The White House is considering the idea of using restraining orders to take firearms away from people considered dangerous as part of its response to last week’s massacre at a Florida high school, two people familiar with the matter said.
Under extreme-risk protection orders, which are also known as red flag laws or gun violence restraining orders, firearms can be confiscated from people found to be at risk.
The White House is studying an Indiana version of the law, and is considering other measures as well, according to the people, who requested anonymity to discuss policy deliberations. Four other states also have such laws.
At the White House on Thursday, Florida Attorney General Pam Bondi described to President Donald Trump similar efforts underway in her state to allow law enforcement to seize firearms from someone who is deemed to be a danger to themselves or others.
"Good," Trump responded.
At a Florida town hall on CNN earlier in the week, Marco Rubio, one of Florida’s two senators, said he supported restraining orders.
While the concept has bipartisan support, some gun-rights groups have embraced it because it does not impose new regulations on firearms themselves. It is one of a range of proposals, including mental health initiatives, that are under consideration by the White House.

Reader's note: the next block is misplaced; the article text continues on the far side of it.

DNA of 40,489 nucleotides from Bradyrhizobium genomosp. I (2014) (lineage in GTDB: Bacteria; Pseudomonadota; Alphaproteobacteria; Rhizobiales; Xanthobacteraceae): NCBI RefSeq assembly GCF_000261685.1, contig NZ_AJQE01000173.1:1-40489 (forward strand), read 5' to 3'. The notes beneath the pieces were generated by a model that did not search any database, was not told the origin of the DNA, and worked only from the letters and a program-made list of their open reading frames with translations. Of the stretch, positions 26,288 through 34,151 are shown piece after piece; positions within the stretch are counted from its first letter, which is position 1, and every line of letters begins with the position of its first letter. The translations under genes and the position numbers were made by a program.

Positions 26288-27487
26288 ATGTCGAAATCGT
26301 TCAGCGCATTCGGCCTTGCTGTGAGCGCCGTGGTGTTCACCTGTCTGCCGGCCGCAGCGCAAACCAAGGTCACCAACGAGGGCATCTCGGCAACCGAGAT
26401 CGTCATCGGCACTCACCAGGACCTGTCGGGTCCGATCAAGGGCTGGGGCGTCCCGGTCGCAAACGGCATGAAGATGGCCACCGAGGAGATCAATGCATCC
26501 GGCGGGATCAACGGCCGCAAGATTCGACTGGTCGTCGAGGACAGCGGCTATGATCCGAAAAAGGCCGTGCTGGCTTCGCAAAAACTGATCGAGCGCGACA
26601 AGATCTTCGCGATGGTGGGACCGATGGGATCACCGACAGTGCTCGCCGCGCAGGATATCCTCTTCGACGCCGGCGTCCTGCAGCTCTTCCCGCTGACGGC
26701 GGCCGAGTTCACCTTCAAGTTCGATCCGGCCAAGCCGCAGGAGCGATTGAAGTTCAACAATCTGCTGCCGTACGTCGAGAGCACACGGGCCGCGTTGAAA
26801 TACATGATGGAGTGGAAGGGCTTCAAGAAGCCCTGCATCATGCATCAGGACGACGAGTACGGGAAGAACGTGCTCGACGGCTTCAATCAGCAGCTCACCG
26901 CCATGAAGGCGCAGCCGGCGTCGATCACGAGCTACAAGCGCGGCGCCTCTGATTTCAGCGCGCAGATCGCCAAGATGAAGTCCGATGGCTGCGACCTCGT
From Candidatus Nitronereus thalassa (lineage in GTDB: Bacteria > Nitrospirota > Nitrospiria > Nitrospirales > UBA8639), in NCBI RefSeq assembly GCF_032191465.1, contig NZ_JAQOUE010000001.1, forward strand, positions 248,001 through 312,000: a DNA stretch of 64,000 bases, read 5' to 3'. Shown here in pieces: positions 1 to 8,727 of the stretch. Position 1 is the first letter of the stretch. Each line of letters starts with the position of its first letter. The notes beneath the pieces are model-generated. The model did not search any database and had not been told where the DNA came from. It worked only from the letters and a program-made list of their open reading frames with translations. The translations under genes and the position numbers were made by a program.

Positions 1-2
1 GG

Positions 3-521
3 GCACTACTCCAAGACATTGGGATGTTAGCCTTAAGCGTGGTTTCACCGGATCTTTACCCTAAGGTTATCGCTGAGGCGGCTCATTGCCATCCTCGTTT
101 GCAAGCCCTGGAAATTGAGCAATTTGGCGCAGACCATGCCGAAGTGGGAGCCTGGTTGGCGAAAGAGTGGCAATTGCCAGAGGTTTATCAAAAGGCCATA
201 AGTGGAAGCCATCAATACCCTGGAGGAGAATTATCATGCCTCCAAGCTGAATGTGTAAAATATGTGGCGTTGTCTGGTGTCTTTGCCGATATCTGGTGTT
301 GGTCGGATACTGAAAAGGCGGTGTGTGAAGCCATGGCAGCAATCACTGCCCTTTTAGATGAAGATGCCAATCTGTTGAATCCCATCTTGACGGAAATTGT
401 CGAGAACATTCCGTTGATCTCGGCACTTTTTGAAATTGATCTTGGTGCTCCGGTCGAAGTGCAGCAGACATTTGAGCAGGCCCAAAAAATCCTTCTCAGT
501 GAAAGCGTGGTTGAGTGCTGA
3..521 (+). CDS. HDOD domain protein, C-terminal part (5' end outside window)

Posing a Risk
California, Connecticut, Indiana, Oregon and Washington have laws that allow the authorities to temporarily strip people believed to be a danger to themselves or others with their weapons. Anyone subject to such an order would not be allowed to buy or obtain more guns while the order was in effect.
The Trump administration is looking at encouraging states to enact the legislation, possibly by tying grant money as a reward for those states to adopt the idea, one of the people said.
Deputy Press Secretary Raj Shah said at a press briefing on Thursday that the White House was looking at red-flag laws. "I think some states have had these red-flag laws, for example, that remove firearms after you go to a judge for potentially dangerous individuals. That’s something that’s being done right now in a variety of states, right? They have due process rights for these individuals. It seems to be working in certain areas. That’s something that we’re looking at and other places we’re looking at," Shah added.
The proposal came as the White House has been casting about for a response to widespread demands for action, including new gun laws, in the wake of the shooting last week in Parkland, Florida, that left 17 people dead.
Earlier on Friday, the president was applauded at the Conservative Political Action Conference when he reiterated support for training members of school staffs to carry concealed weapons. He said armed faculty members could have stopped the Feb. 14 massacre at Marjory Stoneman Douglas High School.
“A teacher would have shot the hell out of him before he knew what happened,” Trump said.
Trump said he spoke Friday morning to Republican House Speaker Paul Ryan and Senate Republican Leader Mitch McConnell about a response to the school shooting. “People are looking to really energize,” he said.
Trump repeated on Friday that he would support stricter firearms regulations, including a proposal to strengthen the federal background check system and raising the minimum age for buying a semi-automatic weapon to 21, something the powerful National Rifle Association has said it opposes.